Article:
It's all about access

Oct. 1, 2002
The principles of endodontics are to clean, shape, and fill the root canal system. We also can add the principle of doing a root canal where we restore the tooth and re-establish occlusion.

Dennis Brave, DDS
Kenneth Koch, DMD

The principles of endodontics are to clean, shape, and fill the root canal system. We also can add the principle of doing a root canal where we restore the tooth and re-establish occlusion. It is not particularly beneficial if we do a great root canal, yet destroy the tooth in the process. Too many patients show up with fractured teeth. It's true that some of them come from poor post design, but others are the result of removing too much tooth structure during the endodontic procedure. One of the nice things about a rotary technique — especially with a .06 taper — is that they actually are quite conservative in the coronal third of the canal. The conservation of tooth structure will help in the long term success of a case.

There are four keys to endodontics: diagnosis, access, instrumentation, and obturation. While diagnosis certainly is the most difficult, access is the key to successful clinical endodontics. Here comes a bold statement: With today's technology, once we have established proper access, the case is basically complete (unless the canal is calcified.) When proper access is created, NiTi rotary instrumentation predictably results in properly shaped canals that are neither transported nor ledged. Consequently, when you have proper cleaning and shaping (as with a continuously tapered .06 preparation), whatever obturation method you choose will work quickly and well. When we conduct our Real World Endo Institute courses, the participants generally complete numerous teeth. It's not unusual for some participants to finish as many as 15! How is this possible? Simple: Because we spend two hours on the first day creating straight-line access and finding calcified canals. Consequently, the participants prepare teeth that are properly accessed. The result is much easier instrumentation and obturation.

When accessing anterior teeth, we make initial access with a No. 2 round bur and then flare the walls of the access preparation for straight-line entry into the canal. Too often, we see access on anterior teeth that, if continued, would perforate through the buccal CEJ area. While we try to be as conservative as possible on anterior teeth, we still need to have sufficient access to complete the root canal. When the affected tooth is a premolar with two roots, we must make an access that incorporates both canals into the preparation. The walls of the access must be directed in such a fashion that access is straight line into the canal. If you have a case where you think there is a second canal, but you can't find it, it is often due to improper access. Sometimes, by extending the access either buccally or lingually, you can incorporate the missing orifice into the access preparation.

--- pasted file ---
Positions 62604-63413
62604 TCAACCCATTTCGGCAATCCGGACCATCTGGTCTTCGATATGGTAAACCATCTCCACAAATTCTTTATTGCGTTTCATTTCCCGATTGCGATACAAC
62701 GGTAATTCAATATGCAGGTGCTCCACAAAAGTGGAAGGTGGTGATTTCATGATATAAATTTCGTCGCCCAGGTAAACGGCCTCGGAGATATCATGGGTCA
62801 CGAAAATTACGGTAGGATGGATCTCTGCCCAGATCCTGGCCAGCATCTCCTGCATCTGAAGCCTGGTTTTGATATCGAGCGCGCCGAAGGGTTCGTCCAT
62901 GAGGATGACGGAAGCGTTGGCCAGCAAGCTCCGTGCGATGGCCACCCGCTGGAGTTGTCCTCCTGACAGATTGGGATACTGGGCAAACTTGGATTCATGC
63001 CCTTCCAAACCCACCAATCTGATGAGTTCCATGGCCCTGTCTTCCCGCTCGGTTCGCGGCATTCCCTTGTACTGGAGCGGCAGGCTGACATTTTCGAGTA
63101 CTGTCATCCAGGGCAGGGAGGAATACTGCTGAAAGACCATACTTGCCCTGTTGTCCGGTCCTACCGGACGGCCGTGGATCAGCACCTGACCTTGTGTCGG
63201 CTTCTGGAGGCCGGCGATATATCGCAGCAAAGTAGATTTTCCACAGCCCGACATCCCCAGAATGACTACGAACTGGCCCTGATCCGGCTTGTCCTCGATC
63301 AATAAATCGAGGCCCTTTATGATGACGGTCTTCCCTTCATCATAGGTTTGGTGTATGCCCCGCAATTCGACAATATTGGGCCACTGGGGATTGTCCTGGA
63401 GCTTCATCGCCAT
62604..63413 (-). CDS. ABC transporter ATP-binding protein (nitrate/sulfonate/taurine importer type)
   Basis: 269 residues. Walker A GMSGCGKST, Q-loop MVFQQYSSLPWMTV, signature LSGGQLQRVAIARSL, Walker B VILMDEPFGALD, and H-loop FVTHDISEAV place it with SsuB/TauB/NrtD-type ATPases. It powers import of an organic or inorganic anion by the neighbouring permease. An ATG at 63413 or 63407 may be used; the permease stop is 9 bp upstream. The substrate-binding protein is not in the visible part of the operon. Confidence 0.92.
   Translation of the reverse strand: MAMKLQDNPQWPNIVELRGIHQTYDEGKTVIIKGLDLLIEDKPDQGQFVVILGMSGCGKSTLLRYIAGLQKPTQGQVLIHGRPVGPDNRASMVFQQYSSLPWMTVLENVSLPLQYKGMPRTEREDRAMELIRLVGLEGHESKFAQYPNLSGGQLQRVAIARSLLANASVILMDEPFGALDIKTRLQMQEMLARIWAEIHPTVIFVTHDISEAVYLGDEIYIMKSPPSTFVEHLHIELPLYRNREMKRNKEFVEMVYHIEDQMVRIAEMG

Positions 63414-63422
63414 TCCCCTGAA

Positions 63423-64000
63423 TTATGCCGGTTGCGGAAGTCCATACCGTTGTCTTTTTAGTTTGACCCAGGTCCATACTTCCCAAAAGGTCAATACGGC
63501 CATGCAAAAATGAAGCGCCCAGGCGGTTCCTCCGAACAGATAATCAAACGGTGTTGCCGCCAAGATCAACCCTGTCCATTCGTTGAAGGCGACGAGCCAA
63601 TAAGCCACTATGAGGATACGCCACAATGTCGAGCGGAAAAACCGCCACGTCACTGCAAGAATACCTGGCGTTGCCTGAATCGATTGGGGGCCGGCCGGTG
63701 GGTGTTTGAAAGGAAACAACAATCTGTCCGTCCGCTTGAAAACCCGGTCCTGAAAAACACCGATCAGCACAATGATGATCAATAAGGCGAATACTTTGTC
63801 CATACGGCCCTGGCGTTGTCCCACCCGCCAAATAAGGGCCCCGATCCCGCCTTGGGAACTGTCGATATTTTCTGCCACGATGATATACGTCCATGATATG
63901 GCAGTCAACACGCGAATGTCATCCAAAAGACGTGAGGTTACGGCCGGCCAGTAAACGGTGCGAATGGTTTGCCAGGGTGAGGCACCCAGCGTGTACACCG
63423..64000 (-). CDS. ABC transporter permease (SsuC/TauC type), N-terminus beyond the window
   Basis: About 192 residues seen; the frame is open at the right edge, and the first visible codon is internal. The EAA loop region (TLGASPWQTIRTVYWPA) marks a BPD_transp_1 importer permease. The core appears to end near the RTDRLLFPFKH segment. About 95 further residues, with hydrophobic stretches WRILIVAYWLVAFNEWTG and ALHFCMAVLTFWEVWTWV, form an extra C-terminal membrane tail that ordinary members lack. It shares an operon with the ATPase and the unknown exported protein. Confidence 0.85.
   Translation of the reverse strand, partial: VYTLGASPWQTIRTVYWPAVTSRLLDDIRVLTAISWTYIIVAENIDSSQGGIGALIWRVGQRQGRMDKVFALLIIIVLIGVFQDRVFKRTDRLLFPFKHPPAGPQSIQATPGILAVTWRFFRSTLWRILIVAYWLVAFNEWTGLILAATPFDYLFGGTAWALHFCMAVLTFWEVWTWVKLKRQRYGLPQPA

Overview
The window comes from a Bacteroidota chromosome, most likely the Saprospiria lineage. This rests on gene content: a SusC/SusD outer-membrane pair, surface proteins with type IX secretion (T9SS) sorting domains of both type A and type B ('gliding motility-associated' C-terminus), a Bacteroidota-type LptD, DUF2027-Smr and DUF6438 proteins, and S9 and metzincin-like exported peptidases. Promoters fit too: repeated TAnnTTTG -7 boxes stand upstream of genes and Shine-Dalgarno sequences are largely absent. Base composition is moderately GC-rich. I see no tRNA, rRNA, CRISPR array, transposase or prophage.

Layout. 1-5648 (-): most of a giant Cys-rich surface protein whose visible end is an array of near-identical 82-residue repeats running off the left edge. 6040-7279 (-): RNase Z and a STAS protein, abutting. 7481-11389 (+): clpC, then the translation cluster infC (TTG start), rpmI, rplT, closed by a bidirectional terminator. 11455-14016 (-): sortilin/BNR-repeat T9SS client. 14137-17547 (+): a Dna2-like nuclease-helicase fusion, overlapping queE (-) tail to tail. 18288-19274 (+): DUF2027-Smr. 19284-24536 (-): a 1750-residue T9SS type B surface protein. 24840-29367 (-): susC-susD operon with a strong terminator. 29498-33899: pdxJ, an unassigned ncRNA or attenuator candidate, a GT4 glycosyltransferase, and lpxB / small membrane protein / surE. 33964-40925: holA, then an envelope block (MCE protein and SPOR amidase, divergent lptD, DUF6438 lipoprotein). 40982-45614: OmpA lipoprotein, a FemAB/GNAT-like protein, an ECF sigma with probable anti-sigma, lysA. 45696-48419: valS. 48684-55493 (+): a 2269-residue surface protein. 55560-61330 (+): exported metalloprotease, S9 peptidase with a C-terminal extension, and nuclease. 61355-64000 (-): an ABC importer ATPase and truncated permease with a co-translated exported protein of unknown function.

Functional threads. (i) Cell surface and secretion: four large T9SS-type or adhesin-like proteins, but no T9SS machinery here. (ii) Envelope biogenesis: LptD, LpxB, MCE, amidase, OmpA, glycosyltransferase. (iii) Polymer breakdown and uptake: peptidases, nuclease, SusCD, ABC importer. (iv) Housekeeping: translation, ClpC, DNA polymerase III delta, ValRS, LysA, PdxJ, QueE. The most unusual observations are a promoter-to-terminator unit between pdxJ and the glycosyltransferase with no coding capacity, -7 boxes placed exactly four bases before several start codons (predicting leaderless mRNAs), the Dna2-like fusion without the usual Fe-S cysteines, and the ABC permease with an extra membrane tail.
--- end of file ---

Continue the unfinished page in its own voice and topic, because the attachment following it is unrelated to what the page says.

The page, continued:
We recommend a slightly oval access on all premolars. If the tooth has two canals, two canals that merge into one, or one canal that bifurcates, then an oval access preparation is required. Therefore, with premolars, always use an oval shape preparation. One point we consistently stress at our seminars is that the key to instrumenting molars really is the access. Unfortunately, too many practitioners make only a small, round hole in the center of the crown. Consequently, they try and curve a K-file to get into the orifice and the canal. What usually happens from this improper access is that at approximately the 18 mm mark, or prior to the curvature, the instrument will not follow the curve. Rather, it will deflect to the side and ledge the canal. The absolute key to doing curved canals is to have proper straight-line access.

Always remember: An instrument curves once. If you need to curve the instrument to enter the orifice and it goes down into the canal 18 or 19 mm and needs to curve again, guess what? It will not curve! Instead, it will deflect to the side and you have now created a ledge. This is an adage that applies not only to stainless steel but to NiTi instruments as well.

Real World Endo tip: Endodontic residents always want to know "how to do the curves"— as if there is something magical in the apical 3-5 mm! Again, it's all about the access created in the coronal part of the canal. If you spend an extra five minutes in creating proper access, it will easily save you 20 minutes in completing the case.

Join Drs. Koch and Brave for their seminar, Real World Endo, in Scottsdale, Ariz. on November 8 and 9, 2002. Learn from experienced clinicians who actually have used these techniques on thousands of cases. Drs. Koch and Brave approach endodontics from a totally different perspective, that of the "Real World" clinician. It is not about them. It's about you, the participant, and learning how to do endodontics faster and more predictably. Drs. Koch and Brave will continue to give you exactly what their motto states, "Just the Facts, Nothing but the Facts." This is endodontics education at its best. For more information, see pages 192-193 or visit

Dr. Dennis Brave is a diplomate of the American Board of Endodontics and was the senior managing partner of a group specialty practice for 27 years.

Dr. Kenneth Koch is the founder and past director of the new program in postdoctoral endodontics at the Harvard School of Dental Medicine. Drs. Koch and Brave together are Real World Endo, an endodontic education company. They can be reached at (866) RWE-ENDO, or visit their Web site at

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